Green Room

School suspends blood drives over anti-gay donation discrimination

posted at 7:28 pm on May 6, 2010 by

San Jose State University has continued their policy of suspending all campus blood drives, based on the FDA policy that does not allow donations from gay men. They say that this violates their discrimination policies. I suppose they feel they’re making a moral stand.

Former SJSU President Don Kassing found that the Food and Drug Administration policy that bans gay men from donating blood violates the school’s non-discriminatory laws.

In an online message to the campus on Jan. 29, 2008, he stated there would be a suspension of blood drives on campus.

Men who have had sexual relations with other men continue to be banned from donating blood, according to the FDA’s Web site.

President Jon Whitmore decided to continue the suspension against blood drives, said Pat Lopes Harris, director of media relations at SJSU.

“He reviewed the material and he knew the Academic Senate felt strongly about the blood drive suspension,” Harris said. “He respects the position we had taken.”

A man who has had sexual relations with any man, even just once, since 1977, is not allowed to donate blood. It may seem cruel and bigoted, but the FDA policy is in place for good reason. Gay and bisexual men are 44 times more likely to contract HIV. When you’re talking about blood and tissue donation, this is something you just can’t be flexible on. Imagine the horror of receiving a blood transfusion and finding out it’s been tainted with HIV. Just as recently as 2002, two people contracted HIV through tainted blood transfusions. There have been approximately 9,000 Americans infected with AIDS from tainted blood transfusions; tennis player Arthur Ashe and Indiana teenager Ryan White were two famous examples.

This is not to say that all of these people were infected solely from gay men. It’s to point out that there are legitimate cases of tainted blood transfusions, and that they can be deadly. And while the likelihood of receiving a tainted blood transfusion is rare, the risk is still there. Luckily, the risk has been greatly minimized — the FDA’s strict donation requirements are why. Considering the risk of tainted blood transfusions and the fact that gay and bisexual men are at a considerably higher risk for HIV/AIDS, it seems reasonable for the FDA to bar gay and bisexual men from donating blood.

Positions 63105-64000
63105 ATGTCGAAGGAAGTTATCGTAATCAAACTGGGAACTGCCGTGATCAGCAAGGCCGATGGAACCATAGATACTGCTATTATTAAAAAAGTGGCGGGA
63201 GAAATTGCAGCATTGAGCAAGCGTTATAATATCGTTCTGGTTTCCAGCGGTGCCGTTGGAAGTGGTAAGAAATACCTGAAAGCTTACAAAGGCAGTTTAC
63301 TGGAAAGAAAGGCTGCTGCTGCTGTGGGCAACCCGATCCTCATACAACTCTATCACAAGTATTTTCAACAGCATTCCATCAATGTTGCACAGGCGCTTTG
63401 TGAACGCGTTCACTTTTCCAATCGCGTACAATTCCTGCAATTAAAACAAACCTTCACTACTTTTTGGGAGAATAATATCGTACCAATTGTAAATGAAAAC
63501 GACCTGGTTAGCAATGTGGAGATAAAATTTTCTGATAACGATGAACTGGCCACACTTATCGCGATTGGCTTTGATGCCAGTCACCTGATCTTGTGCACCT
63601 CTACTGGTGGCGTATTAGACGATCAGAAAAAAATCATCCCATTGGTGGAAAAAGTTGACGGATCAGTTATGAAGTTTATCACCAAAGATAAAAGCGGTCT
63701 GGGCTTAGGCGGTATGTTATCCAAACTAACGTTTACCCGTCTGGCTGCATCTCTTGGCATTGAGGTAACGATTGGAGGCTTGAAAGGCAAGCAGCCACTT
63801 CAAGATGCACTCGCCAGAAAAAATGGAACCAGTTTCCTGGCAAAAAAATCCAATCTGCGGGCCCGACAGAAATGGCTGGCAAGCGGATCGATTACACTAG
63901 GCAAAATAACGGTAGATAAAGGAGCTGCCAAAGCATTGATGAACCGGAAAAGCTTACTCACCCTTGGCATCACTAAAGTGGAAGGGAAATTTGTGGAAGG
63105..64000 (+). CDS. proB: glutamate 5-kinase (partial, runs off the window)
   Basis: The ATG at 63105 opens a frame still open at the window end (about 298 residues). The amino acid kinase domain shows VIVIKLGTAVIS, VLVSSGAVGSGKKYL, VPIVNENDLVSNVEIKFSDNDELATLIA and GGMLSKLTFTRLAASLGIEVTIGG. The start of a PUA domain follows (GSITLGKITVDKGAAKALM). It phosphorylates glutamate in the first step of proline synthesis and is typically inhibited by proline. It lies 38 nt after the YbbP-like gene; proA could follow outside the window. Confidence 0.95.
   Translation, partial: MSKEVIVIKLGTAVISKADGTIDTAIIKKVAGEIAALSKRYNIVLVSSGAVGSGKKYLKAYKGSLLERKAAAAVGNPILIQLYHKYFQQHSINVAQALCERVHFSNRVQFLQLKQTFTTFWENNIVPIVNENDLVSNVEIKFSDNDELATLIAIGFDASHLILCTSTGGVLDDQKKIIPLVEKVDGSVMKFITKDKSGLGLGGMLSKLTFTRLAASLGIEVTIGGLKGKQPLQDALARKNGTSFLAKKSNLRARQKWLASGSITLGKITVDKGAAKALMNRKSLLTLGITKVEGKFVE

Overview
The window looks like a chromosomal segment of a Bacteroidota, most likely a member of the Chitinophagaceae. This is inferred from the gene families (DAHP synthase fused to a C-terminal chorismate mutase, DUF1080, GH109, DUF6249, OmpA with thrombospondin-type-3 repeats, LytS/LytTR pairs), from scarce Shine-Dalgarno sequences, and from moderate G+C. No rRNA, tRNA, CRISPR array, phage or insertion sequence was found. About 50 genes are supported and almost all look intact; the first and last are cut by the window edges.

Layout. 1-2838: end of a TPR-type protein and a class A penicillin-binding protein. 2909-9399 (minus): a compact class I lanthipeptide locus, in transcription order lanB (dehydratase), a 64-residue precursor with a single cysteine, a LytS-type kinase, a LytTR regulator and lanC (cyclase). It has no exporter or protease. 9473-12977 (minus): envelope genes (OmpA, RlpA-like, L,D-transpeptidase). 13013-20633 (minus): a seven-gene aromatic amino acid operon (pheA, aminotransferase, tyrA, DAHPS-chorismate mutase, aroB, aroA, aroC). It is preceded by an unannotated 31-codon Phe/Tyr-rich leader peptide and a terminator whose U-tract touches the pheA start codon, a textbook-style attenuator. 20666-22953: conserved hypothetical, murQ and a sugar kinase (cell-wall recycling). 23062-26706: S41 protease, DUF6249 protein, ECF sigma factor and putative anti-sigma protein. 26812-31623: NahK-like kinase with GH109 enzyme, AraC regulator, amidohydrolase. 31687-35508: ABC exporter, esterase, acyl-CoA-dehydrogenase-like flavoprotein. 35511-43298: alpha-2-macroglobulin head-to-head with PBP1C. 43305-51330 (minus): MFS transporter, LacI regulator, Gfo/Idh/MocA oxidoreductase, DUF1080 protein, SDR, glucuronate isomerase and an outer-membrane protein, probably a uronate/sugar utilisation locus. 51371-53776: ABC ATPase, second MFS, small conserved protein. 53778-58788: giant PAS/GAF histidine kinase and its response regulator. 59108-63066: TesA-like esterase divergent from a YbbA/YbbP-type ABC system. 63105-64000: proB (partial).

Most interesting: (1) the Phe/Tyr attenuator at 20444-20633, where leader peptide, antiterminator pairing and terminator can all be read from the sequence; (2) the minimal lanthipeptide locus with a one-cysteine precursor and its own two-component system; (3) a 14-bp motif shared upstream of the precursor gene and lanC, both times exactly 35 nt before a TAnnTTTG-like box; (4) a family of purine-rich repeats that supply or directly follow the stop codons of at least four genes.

Does any of that matter to the SJSU administration? Of course not; they have politically correct policies to uphold, life-saving blood drives be damned. Even students who agreed that the FDA’s discriminatory policy be changed — something that is entirely debatable — felt that banning campus blood drives was wrong.

Here’s why. People need blood donations every day — they need it every minute of every day. If you get into a car accident and need to have surgery, for example, you’ll need red blood cells. Platelets are used to control bleeding and can be used for patients with cancers like leukemia. Plasma can help stop bleeding and restores fluid volume in patients suffering from shock. Cryoprecipitate, found in plasma, can be used to treat people with blood clotting disorders such as hemophilia. To say that we need blood is a massive understatement. Blood donations are vital.

To keep up the patient need, the Red Cross needs to collect over 6 million blood donations a year. The Red Cross consistently faces shortages of blood, however, because not nearly enough people who are able to donate actually do. Blood drives are helpful for this very reason; it opens the door for people to donate who might not otherwise have done so. And when you do it on college campuses, it’s especially useful. Getting young people into the habit of donating blood every two months via campus blood drives is a great way of making those young people into lifetime donors.

These college administrators are making this out to be an issue of bigotry when it’s actually a health safety issue. And by suspending campus blood drives, they’re suspending a program that saves lives. It’s absolutely ludicrous.

Hat Tip: Eugene Volokh

Cross-posted from Cassy’s blog. Stop by for more original commentary, or follow her on Twitter!

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As a gay man who disagrees with the FDA about gay men being allowed to donate blood, I deeply abhor the school administrators banning blood drives. When academics try to show their power, it’s usually something just flat out stupid like this. The academics banning ROTC on campuses for the military’s homophobic stance had the effect of reducing the people in the military from the more pro-gay areas of the country and thus is prolonging Don’t Ask, Don’t Tell. Of course, the ROTC ban was a bad idea for many other reasons.

Sadly, academics never learn.